Solved Unable to re-boot a VHD on win 7 pro 64bit

July 26, 2012 at 03:54:14
Specs: win 7 pro 64, 8

I have created a Domain controller, dns and domain called ben.local

Right now I am on the client machine and try to set ben.local as the "member of the domain". I am getting this error:

The following error occurred when DNS was queried for the service location (SRV) resource record used to locate an Active Directory Domain Controller (AD DC) for domain "ben.local":

The error was: "DNS name does not exist."
(error code 0x0000232B RCODE_NAME_ERROR)

The query was for the SRV record for _ldap._tcp.dc._msdcs.ben.local

Common causes of this error include the following:

- The DNS SRV records required to locate a AD DC for the domain are not registered in DNS. These records are registered with a DNS server automatically when a AD DC is added to a domain. They are updated by the AD DC at set intervals. This computer is configured to use DNS servers with the following IP addresses:

- One or more of the following zones do not include delegation to its child zone:

. (the root zone)

Any idea why I have to do please? It is the first time I use active directory.

Thank you,


See More: Unable to re-boot a VHD on win 7 pro 64bit

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July 26, 2012 at 04:12:13 sounds like your router rather than your server. You should turn off DHCP on your router, and set your server to be a DHCP server, so that the information is picked up from the server. If you still want to use your router's DHCP, rather than the server's, you must configure it so that the DNS server it tells clients to use is your Windows server.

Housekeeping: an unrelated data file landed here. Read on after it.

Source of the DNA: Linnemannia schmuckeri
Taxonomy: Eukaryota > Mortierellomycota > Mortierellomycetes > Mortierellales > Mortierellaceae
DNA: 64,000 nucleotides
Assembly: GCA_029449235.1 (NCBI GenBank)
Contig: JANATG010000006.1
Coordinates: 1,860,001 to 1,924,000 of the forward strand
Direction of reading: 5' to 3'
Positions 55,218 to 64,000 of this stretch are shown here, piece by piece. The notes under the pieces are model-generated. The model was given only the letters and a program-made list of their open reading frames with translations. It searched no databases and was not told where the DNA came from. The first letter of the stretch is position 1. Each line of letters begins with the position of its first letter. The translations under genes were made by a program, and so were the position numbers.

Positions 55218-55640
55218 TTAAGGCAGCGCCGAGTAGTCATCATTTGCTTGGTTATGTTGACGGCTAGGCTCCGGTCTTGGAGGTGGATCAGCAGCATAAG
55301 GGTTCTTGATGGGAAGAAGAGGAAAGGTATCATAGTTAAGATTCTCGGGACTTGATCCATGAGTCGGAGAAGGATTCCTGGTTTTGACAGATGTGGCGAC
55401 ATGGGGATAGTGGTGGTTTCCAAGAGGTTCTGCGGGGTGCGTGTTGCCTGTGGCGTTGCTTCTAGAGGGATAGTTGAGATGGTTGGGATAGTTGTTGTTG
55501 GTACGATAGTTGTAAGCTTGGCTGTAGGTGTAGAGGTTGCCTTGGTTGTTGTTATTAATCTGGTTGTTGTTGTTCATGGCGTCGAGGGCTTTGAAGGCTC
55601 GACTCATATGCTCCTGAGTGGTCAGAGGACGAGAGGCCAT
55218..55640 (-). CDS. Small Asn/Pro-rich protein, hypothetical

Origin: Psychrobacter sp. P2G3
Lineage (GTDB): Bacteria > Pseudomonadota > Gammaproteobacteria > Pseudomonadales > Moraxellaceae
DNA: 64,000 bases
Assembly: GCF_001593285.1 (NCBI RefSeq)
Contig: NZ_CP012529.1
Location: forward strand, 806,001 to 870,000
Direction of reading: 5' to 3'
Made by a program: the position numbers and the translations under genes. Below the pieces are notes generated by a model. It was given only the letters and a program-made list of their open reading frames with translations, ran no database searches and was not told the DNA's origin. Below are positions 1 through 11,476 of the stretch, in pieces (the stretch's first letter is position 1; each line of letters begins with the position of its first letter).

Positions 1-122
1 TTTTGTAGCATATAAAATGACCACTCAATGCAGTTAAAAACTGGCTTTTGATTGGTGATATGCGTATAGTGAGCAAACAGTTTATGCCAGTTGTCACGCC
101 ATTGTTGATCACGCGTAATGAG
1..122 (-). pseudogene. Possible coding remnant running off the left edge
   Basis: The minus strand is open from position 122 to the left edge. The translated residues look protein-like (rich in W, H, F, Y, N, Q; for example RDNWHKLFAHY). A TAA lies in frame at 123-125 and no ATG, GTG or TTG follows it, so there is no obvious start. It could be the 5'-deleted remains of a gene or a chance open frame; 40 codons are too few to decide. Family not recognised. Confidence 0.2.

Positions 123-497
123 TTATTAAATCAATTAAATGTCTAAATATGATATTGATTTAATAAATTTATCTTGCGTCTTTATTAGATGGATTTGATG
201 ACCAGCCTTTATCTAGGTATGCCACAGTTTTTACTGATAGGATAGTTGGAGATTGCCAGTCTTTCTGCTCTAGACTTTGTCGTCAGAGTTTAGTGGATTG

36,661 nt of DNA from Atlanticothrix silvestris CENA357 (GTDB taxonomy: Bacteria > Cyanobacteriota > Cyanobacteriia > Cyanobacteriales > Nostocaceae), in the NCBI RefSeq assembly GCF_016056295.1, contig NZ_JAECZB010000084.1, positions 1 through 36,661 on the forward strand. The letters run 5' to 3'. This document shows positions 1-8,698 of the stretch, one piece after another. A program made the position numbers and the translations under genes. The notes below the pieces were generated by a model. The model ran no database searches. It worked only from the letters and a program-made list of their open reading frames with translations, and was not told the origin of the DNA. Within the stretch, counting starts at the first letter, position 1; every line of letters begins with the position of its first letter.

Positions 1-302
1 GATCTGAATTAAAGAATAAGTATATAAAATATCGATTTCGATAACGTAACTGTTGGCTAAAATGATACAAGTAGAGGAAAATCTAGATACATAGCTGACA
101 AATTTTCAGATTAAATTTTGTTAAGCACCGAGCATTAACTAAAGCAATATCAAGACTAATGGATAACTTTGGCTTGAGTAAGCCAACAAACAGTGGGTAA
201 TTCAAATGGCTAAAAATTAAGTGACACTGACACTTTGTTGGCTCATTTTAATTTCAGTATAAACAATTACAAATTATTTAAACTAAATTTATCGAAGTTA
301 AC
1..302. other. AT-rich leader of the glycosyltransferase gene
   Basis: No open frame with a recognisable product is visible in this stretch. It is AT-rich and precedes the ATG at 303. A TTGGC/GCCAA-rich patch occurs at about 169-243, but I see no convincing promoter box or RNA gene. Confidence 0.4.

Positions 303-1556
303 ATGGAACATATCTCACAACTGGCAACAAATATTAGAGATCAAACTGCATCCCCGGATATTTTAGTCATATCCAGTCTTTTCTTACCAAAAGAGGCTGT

Alternatively, use manual addresses with the server as your DNS server.

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July 26, 2012 at 04:16:23
Thanks iJack,

I cannot disable the DHCP on this modem/router because it is blocked by the isp, instead I have entered manual IP for both my laptop and desktop pc(client and server).
But now the DHCP server will not be used anymore which is sad...

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July 26, 2012 at 23:12:03
✔ Best Answer
I'm not sure how the title relates to your problem, but all the same, I guess.

You probably have only one DC (which also plays the role of your DNS server).

Assuming you're not using DNS delegation, check your DNS on your DC [via Local Area Connection (LAC) properties]. It has probably reverted to a loopback (

Set your DC's DNS to the same static IP of your DC.

After that, log on to your client and set static DNS. Enter the DNS of your DC (which is also, again, your DC's IP).

Then try to join the computer to the domain.

Here's an example:
DC (Domain Controller):
SM -
LAC Preferred DNS Server -

CL (Client):
SM -
LAC Preferred DNS Server -

"I'm tired. But then again I'm so hungry I can't sleep. But what's the point of eating if your sleepy?" - Sniff, The Moomins.

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July 27, 2012 at 02:20:48
Thank you for your help,

I have no idea why I have this title in my thread ??? Weird. This was created for another question.

Thank you for your help, I am going to try the above now.


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